“I can’t control of my mind because it is changing so quickly.” They poured out various questions they were always curious about.
The Cultural Experience of Korean Buddhism for Korean-American Youth is hosted by the Headquarter of the Jogye Order of Korean Buddhism (Director of Social Affairs, Ven. Hyegyeong), New York Buddhist Association (President, Ven. Hwi Gwang), and New York Buddhist Network (President, Mr. Go Chang Rye). Celebrating its third year, this program is supervised by the Korean Buddhist International Network (President, Ven. Jeongbeom). Over 30 students participated in this year’s program; participants varying from elementary school through college students. After listening to the instruction from Ven. Myeongbeop, students sat for 2 different sessions for 10 minutes each. Although they were full of energy at first, they suddenly became serious when the meditation session began. Following the meditation session, the participants followed Ven. Sangin to view the Main Buddha Hall and the rest of the Jogye-sa Temple. Most of the students were born outside of Korea, but they all agreed that they “wish to participate in this program over again.” Ms. Yiyera (22 yrs) stated, “Although I felt a little frustrated because there are too many buildings in Seoul, I felt like I travelled back in time when I was inside the temple.” In addition to her testimony, she added “I would like to lead a life of dedication, helping others in need.” Ms. Choe Jihaeng (17 yrs) who came with his brother said, “It’s very peaceful and serene here” and added with a smile, “I want to participate (in this program) again if the opportunity presents itself next time.” Many students from Jogye-sa, Okcheon-am and Mita-sa temple, along with other Buddhist students from Seoul City also participated in this retreat, which made this retreat even more meaningful. Kim Teseong (Grade 2, Geumjeong Middle School) said, “I decided to participate because I wanted to meet Korean friends from overseas.” and added, “It was a little awkward at first. Although we may look alike, we were not able to communicate with each other. But, I would like to keep in touch with the friends I made.” After attending the opening ceremony at the International Seon Center on July 21st, the students visited Sudeuk-sa’s Templestay, and tour the Hwaseungheng Palace (World Heritage Site) and Central National Museum. On July 30th, the students prayed at the Bulguk-sa (Gyeongju City) and Tongdo-sa (Yangsan City), and toured around the Andong and Gyeongju City to learn about Korean Culture. Ven. Sangin commented, “We organized this event for our second generation Korean Americans to rediscover their Korean identity and grow as a Buddhist. We hope the participants will have a chance to understand their unique Korean History and Buddhist Culture.” L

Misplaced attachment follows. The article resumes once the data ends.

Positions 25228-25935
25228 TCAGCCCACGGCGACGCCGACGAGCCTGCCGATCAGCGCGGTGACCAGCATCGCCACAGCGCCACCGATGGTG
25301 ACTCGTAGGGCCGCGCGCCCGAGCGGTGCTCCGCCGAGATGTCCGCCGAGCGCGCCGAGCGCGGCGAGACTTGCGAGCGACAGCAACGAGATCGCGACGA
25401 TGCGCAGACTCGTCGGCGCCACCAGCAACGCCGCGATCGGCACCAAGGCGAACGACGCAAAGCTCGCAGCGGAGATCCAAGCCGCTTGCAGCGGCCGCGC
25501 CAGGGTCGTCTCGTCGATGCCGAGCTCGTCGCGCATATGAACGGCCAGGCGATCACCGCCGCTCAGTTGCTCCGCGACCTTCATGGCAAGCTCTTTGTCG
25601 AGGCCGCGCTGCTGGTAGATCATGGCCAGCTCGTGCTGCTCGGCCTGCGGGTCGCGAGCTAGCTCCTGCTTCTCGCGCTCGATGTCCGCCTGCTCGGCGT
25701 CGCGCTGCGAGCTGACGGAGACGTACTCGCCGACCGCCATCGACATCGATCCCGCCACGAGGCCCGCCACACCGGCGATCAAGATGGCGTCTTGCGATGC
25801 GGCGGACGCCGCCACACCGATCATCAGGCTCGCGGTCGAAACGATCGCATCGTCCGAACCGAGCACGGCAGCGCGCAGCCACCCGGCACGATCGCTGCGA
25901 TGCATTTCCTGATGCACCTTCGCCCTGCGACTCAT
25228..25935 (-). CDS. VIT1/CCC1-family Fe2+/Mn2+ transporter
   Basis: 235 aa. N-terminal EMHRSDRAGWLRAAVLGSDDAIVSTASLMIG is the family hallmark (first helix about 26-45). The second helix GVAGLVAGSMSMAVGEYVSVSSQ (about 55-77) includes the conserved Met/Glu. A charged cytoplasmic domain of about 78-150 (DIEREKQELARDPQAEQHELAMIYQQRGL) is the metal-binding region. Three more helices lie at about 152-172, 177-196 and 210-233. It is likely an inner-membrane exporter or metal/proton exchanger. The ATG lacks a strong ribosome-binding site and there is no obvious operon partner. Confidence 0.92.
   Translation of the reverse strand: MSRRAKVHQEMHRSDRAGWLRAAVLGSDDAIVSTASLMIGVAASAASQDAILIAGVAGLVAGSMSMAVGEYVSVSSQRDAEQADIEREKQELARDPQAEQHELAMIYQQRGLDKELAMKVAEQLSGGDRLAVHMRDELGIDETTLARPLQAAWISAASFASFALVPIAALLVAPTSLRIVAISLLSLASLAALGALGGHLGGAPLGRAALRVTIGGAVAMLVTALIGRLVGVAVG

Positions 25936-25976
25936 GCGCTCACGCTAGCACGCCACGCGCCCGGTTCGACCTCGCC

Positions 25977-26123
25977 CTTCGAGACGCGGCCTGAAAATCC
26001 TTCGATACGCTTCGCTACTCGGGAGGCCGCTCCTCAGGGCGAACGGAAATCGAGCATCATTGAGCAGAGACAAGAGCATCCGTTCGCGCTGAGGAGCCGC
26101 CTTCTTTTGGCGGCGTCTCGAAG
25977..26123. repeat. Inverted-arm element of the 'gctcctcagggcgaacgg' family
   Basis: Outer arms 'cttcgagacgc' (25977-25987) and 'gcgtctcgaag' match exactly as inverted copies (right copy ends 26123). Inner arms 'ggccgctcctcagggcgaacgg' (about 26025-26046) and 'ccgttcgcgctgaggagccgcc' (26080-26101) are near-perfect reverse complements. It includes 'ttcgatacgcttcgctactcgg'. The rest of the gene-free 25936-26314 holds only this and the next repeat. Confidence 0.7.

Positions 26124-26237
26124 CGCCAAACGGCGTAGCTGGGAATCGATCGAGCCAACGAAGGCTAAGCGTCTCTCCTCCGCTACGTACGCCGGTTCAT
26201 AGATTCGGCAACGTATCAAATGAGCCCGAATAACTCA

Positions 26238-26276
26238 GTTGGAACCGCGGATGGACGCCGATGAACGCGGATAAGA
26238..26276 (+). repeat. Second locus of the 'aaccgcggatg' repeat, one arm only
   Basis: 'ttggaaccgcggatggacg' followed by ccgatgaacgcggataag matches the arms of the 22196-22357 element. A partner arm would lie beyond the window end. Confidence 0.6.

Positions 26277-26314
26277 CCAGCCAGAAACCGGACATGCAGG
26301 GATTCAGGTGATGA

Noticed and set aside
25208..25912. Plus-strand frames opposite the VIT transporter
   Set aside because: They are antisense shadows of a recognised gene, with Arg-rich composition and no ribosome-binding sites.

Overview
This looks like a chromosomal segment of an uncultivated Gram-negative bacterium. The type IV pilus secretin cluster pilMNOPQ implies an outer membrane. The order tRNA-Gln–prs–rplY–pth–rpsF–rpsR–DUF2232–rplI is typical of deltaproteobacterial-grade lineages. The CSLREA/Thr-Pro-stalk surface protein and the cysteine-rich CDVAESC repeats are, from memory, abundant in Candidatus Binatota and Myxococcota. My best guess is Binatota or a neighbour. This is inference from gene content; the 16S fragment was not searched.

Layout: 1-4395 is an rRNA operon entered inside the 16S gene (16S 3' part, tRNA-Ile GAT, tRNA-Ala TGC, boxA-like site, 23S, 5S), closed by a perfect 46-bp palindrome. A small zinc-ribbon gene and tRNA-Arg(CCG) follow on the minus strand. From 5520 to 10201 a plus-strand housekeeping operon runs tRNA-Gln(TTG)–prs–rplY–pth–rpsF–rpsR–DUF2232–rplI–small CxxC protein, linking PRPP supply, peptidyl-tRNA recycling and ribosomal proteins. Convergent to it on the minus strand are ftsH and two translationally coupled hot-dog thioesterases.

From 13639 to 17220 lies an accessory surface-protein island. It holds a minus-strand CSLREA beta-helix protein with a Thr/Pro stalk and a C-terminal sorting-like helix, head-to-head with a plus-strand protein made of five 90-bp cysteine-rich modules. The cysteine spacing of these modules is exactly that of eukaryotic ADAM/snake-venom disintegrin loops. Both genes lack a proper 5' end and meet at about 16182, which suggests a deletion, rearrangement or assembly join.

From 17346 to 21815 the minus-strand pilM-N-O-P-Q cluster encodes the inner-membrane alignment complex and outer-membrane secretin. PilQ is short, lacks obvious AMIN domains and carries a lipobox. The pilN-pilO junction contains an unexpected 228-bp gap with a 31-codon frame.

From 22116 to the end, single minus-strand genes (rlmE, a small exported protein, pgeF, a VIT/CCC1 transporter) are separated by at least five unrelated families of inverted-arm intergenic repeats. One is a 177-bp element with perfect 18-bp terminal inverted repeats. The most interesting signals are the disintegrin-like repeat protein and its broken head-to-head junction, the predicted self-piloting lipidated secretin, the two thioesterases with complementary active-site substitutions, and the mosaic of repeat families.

Autumn 2011 15


Temple Offerings
| by Ven. Bopjong translated by Brian Barry